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Banding Together for Waterfowl

Understanding Waterfowl: Duck Salad 

Aquatic plants are a vital food source for many species of waterfowl
  • photo by Ducks Unlimited
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Sadly, Louisiana has lost more than 1.2 million acres of its original coastal wetlands, including thousands of marsh ponds rich in high-value waterfowl plant foods. Due to the loss of these habitats and their accompanying food resources, the Louisiana Gulf Coast may now support 3 million fewer ducks than the region did during the 1970s. The causes of these wetland losses are complex, but ultimately the mainline levee system along the Mississippi River prevents fresh water, sediment, and nutrients from flowing into and sustaining the marshes. Once freshwater flows are reduced or eliminated, salt water from the Gulf filters into the marshes, killing aquatic plants and other vegetation that cannot tolerant high salinity levels. Over time, these degraded marshes eventually disappear, reclaimed by the open waters of the Gulf. 

Farther west, in Texas, rapidly growing cities such as Austin, Houston, Dallas–Fort Worth, and San Antonio are straining the state's limited water supplies. This has reduced freshwater flows in many rivers that feed marshes and bays along the Gulf Coast. The results are similar to those in Louisiana—fewer marshes with suitable conditions for growing aquatic plants and fewer ducks wintering in the region. In addition, habitat loss and degradation may reduce survival among ducks that winter in the region, and when spring arrives, the remaining birds may depart their wintering grounds in less than optimal condition. This can delay not only the birds' arrival on the breeding grounds but also nesting, which may reduce waterfowl production.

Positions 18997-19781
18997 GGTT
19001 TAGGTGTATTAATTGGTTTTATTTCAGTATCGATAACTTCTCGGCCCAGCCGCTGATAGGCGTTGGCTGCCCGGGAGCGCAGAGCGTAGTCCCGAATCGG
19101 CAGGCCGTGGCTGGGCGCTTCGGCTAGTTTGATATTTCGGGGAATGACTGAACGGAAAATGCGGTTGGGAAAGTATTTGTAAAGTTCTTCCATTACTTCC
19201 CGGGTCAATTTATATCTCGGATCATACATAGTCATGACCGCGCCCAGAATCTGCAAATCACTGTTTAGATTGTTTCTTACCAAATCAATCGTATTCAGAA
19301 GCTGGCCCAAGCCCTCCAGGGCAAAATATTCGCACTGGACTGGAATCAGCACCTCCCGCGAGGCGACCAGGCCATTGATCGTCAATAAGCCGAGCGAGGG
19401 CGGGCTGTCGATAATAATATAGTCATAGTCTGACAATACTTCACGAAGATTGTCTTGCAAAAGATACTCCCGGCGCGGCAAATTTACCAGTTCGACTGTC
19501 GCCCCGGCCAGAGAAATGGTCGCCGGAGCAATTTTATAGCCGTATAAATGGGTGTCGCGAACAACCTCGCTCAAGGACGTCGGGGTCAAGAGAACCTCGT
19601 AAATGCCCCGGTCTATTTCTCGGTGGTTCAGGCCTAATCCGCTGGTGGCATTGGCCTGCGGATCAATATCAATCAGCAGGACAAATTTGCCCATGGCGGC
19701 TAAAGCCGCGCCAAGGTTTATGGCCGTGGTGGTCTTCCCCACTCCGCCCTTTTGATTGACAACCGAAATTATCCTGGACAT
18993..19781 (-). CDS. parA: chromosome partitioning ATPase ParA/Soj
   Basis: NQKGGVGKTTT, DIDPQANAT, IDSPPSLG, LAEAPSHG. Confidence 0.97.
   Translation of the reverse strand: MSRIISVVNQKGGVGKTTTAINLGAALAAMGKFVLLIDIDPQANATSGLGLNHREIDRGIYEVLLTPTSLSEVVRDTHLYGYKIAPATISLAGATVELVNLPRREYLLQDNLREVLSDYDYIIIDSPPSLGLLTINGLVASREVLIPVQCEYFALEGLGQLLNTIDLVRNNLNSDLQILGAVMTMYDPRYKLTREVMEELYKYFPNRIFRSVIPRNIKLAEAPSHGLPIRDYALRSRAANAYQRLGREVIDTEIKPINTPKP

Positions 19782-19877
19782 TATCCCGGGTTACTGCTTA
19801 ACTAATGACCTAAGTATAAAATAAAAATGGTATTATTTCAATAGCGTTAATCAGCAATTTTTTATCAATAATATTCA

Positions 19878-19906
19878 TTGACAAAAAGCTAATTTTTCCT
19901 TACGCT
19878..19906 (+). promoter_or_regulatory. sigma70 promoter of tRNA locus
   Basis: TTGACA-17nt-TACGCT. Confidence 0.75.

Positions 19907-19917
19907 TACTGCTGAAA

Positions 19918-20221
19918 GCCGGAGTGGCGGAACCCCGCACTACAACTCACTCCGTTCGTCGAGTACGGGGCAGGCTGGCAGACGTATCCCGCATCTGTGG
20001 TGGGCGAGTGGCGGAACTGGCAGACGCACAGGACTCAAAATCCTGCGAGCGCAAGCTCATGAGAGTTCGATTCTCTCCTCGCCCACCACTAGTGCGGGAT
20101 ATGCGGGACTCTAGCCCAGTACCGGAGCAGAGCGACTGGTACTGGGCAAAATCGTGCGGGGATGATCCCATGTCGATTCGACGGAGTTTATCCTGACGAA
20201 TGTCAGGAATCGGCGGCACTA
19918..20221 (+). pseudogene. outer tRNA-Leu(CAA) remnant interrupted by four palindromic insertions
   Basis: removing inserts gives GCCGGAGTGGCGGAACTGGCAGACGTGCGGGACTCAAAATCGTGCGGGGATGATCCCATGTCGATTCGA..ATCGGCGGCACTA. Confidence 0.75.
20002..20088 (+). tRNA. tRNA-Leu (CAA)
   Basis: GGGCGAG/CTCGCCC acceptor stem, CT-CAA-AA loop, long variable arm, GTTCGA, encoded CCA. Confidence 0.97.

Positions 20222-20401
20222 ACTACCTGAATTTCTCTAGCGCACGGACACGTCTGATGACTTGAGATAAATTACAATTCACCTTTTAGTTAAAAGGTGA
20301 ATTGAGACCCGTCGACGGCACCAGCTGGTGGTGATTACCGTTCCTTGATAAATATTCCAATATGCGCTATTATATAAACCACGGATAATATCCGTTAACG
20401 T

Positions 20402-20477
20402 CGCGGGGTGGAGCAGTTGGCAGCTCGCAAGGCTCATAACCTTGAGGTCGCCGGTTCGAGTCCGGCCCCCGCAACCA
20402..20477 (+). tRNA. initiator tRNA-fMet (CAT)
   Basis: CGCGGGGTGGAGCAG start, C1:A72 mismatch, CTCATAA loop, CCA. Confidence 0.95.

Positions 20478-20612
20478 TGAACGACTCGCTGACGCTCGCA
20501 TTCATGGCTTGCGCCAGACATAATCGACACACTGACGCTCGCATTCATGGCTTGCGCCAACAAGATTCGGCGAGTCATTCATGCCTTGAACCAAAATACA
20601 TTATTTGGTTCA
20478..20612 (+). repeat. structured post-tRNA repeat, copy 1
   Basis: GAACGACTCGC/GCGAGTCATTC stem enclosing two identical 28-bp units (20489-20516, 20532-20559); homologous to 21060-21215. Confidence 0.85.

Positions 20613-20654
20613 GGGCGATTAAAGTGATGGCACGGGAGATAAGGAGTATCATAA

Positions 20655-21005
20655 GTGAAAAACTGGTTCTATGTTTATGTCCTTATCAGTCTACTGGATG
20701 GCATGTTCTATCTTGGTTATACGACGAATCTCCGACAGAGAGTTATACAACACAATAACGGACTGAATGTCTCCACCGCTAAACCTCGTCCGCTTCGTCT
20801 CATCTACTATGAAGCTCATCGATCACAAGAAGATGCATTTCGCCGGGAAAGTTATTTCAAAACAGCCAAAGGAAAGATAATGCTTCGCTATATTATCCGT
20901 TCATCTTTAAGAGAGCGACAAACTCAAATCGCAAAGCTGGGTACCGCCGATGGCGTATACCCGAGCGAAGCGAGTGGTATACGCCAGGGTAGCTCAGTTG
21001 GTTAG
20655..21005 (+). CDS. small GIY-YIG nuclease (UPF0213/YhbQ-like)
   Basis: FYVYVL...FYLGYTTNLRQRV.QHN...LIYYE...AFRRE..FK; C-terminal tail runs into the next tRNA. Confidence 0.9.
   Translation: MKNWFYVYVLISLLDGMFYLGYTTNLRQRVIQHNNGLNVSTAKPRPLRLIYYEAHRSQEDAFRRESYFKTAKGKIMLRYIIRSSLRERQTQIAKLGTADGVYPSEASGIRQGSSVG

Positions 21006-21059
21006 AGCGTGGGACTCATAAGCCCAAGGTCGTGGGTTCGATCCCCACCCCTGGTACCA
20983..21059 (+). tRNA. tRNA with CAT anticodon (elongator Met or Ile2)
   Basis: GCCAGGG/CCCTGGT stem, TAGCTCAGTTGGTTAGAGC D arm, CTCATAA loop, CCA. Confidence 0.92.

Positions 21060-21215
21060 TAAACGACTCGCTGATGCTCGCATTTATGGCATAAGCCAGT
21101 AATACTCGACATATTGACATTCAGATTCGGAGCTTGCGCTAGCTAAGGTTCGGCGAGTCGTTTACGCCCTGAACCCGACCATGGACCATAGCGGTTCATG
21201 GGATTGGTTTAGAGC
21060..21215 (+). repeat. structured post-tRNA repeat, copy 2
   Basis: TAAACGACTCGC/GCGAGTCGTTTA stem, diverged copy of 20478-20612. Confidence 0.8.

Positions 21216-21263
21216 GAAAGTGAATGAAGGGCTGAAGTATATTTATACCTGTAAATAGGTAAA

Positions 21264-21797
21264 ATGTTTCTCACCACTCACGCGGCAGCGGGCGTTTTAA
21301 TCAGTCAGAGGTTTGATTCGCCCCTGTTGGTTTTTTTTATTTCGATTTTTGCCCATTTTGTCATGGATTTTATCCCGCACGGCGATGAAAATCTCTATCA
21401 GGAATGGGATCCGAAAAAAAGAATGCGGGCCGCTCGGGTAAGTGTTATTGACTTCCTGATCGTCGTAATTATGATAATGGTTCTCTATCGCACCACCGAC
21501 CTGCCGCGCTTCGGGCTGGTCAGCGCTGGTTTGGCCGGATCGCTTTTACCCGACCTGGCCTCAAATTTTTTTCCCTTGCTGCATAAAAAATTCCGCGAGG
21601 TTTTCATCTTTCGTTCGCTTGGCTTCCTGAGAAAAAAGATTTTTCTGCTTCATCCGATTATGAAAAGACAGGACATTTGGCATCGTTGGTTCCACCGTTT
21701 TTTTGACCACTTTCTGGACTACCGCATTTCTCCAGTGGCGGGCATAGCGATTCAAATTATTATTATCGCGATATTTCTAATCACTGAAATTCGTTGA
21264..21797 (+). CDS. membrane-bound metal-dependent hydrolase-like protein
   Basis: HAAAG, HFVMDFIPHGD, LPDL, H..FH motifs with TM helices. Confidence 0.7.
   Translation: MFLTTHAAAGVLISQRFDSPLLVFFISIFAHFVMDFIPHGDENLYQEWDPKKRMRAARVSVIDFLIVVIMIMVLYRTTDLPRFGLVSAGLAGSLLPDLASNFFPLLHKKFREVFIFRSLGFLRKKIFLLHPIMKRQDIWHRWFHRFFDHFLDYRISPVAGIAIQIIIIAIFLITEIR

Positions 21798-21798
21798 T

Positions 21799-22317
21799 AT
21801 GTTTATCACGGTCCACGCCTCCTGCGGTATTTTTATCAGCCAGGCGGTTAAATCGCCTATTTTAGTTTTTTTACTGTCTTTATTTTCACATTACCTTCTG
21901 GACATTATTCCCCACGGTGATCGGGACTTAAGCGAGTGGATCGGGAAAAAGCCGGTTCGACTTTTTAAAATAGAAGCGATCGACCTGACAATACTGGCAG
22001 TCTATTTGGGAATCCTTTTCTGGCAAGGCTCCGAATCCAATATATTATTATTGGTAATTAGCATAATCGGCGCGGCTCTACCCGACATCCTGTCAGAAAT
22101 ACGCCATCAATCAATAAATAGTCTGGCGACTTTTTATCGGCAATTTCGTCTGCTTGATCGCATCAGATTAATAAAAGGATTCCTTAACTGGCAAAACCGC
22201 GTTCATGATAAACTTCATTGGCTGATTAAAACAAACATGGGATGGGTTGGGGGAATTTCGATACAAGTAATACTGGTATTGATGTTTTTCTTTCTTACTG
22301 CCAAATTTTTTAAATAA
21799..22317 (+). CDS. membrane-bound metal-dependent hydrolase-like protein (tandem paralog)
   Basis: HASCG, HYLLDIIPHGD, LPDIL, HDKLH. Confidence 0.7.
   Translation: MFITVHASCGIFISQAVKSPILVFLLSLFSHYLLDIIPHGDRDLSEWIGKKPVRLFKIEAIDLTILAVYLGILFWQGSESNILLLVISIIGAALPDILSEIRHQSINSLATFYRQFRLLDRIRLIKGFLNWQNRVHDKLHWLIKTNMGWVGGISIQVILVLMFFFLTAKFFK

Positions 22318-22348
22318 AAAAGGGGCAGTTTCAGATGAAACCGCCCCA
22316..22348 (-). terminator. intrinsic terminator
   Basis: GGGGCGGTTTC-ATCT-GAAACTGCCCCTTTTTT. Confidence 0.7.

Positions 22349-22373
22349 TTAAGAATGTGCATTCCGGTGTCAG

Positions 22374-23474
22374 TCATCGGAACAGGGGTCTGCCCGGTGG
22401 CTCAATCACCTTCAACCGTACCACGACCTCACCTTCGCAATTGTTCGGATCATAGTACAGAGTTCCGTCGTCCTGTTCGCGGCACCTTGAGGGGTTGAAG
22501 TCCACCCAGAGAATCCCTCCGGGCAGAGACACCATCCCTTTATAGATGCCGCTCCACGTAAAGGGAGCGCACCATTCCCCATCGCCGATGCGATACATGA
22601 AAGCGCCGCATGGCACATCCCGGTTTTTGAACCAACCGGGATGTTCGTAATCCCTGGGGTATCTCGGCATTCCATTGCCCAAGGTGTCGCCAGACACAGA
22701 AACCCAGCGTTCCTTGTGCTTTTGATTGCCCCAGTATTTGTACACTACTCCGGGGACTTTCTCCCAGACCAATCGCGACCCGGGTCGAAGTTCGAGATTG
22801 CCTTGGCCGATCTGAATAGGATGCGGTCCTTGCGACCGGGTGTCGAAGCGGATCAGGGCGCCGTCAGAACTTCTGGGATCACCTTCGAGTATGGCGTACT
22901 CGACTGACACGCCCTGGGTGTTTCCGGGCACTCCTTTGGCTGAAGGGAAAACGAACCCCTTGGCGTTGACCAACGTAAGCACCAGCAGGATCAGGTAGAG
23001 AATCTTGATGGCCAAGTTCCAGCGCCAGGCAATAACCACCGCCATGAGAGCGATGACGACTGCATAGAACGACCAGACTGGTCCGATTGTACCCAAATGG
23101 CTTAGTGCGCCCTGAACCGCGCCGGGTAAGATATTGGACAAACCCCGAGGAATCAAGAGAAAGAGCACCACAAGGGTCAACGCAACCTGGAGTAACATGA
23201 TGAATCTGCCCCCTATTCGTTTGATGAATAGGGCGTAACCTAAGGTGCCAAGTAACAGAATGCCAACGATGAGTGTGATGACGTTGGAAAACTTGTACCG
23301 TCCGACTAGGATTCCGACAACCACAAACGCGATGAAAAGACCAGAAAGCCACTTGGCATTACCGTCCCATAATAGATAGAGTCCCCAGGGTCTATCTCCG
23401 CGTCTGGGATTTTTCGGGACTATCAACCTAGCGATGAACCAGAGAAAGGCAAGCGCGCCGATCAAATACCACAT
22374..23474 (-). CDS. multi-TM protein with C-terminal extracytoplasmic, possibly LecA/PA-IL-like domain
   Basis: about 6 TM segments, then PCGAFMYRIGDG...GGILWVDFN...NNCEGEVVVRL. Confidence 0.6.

The Gulf Coast's extensive marshes have been significantly altered and will likely always require active management and restoration efforts to sustain them. Conserving high-quality waterfowl wintering habitats—including marsh ponds rich in aquatic vegetation—is the objective of Ducks Unlimited's Gulf Coast Initiative. Through this effort, DU and its partners are working to restore coastal wetlands through freshwater diversions, the beneficial use of dredge material, development of water-control infrastructure, and other methods. DU also supports and advocates implementation of large-scale diversions of fresh water and sediment from the Mississippi River to rebuild coastal marshes in southeast Louisiana. Sustaining North America's most important waterfowl wintering area will require broad public support and a long-term commitment by all who value the Gulf Coast's threatened wetlands and the communities and traditions that depend on them. For more information about how you can support DU's Gulf Coast Initiative, visit the DU website at ducks.org/DUinitiatives

Dr. Tom Moorman is director of operations in DU's Southern Region.


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